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Article
November 1984

Amyloidosis (AL)An Approach to Early Diagnosis

Author Affiliations

Mayo Medical School Mayo Clinic 200 First St SW Rochester, MN 55905

Arch Intern Med. 1984;144(11):2145-2146. doi:10.1001/archinte.1984.04400020047004
Abstract

[ill]myloidosis is considered by many to be a rare disease. In a retrospective review by Alexanian al in this issue,1 30 cases of amyloidosis were [ill]gnosed during a 15-year span. Because symptoms [ill]re present for 20 months before diagnosis, the [ill]hors point out the need for better identification [ill]d earlier diagnosis.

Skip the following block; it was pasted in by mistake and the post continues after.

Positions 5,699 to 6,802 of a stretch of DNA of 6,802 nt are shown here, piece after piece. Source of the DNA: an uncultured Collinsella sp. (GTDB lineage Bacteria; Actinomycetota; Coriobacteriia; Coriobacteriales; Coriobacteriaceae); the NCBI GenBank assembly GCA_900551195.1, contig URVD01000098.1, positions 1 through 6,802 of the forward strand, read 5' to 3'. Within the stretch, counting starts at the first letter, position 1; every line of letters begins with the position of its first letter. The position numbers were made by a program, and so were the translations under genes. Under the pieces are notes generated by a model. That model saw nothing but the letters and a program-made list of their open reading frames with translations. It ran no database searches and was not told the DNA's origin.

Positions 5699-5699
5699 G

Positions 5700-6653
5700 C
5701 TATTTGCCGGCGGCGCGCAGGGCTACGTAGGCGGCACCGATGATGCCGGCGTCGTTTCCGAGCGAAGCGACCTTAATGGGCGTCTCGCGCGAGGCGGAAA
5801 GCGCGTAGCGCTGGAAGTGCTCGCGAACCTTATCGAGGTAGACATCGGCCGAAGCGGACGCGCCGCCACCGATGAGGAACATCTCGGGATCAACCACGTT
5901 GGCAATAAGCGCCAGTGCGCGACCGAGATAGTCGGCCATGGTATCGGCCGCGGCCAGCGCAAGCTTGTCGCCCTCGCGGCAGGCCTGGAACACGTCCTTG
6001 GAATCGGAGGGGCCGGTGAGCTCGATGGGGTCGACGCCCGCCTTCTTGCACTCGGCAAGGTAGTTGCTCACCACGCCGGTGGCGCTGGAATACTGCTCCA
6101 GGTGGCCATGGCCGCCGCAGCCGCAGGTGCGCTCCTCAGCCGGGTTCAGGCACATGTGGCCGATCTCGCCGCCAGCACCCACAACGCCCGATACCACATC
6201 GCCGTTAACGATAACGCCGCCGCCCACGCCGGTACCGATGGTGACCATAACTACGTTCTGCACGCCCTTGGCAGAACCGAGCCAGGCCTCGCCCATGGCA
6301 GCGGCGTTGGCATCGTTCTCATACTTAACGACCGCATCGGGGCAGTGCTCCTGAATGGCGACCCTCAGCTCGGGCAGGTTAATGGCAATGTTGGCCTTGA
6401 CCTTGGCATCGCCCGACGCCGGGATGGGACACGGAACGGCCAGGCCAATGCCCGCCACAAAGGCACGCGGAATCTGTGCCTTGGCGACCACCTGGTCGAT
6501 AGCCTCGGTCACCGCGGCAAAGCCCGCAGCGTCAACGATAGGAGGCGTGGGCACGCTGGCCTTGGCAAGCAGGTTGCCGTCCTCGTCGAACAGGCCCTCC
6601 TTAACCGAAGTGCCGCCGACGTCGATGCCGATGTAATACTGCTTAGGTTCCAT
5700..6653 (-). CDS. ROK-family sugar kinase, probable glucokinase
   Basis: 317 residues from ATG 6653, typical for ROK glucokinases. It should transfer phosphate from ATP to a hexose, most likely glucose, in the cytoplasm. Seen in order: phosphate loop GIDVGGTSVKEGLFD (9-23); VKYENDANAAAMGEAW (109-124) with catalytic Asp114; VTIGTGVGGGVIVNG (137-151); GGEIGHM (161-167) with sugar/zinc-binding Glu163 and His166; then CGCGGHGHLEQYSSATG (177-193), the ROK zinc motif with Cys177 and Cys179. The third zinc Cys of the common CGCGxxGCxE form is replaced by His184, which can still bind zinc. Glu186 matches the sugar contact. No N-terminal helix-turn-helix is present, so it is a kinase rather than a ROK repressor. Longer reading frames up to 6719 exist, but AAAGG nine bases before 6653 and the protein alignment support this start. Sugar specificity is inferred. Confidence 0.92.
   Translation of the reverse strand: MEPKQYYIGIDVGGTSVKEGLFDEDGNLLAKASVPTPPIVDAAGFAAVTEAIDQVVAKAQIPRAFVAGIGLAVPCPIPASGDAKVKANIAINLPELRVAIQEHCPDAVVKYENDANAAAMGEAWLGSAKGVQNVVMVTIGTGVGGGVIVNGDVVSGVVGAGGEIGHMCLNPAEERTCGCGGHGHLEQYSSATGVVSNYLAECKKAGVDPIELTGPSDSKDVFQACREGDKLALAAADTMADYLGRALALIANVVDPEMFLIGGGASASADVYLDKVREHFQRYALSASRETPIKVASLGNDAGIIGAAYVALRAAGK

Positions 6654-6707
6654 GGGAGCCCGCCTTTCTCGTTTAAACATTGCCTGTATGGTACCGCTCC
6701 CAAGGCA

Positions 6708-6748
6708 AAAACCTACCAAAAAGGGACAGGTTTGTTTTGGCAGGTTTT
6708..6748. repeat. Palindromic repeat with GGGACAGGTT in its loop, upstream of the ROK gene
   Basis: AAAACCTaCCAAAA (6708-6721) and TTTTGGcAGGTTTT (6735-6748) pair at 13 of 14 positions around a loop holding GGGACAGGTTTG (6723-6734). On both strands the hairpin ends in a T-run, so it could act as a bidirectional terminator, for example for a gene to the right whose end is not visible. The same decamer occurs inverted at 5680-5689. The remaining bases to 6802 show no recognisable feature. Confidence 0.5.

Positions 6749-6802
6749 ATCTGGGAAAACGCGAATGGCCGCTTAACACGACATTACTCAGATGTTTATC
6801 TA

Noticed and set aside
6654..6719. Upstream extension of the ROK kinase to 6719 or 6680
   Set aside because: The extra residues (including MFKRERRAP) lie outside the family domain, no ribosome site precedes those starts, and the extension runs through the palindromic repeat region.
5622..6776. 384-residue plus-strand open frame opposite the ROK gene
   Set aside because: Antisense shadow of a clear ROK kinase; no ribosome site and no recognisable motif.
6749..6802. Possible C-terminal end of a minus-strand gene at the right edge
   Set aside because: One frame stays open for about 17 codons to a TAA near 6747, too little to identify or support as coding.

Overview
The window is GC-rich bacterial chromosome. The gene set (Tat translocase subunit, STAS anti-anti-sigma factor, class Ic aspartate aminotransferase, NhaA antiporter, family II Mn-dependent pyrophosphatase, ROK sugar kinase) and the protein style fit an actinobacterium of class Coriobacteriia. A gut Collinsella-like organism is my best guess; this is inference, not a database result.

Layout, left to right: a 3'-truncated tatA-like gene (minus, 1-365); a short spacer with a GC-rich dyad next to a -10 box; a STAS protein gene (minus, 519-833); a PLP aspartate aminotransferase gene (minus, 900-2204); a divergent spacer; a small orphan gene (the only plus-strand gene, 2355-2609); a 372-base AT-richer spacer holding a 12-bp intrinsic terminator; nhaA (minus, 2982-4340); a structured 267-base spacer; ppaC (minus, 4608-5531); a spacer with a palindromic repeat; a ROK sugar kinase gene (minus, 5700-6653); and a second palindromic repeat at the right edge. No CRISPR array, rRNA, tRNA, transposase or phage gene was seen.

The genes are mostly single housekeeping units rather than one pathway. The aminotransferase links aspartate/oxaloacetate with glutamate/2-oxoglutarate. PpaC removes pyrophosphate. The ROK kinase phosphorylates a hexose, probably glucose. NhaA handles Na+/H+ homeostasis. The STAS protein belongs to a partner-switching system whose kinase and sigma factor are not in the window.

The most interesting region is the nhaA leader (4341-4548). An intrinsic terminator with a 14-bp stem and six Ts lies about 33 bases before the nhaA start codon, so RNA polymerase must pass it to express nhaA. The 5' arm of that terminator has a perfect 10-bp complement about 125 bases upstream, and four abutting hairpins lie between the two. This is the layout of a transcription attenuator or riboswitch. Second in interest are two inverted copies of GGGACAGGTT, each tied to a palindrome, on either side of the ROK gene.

Diagnosis of amyloidosis demands proof through a [ill]psy. Symptomatically uninvolved tissue (eg, rec[ill]n, subcutaneous fat,2 and bone marrow) or in[ill]ved tissue (eg, carpal ligament, sural nerve, endo[ill]ocardium, small intestine, kidney, and liver) may chosen, depending on risk and cost, until the [ill]gnosis is confirmed.

The detection of a monoclonal protein in the serum [ill]urine helps distinguish the more common primary [ill]yloidosis (AL) (amyloid light chain) from secondary amyloidosis (AA) and other forms of amyloi[ill]sis.3 Electrophoresis of serum and urine discloses a [ill]noclonal protein peak in about half of patients [ill]th AL while immunoelectrophoresis can detect a [ill]noclonal protein in

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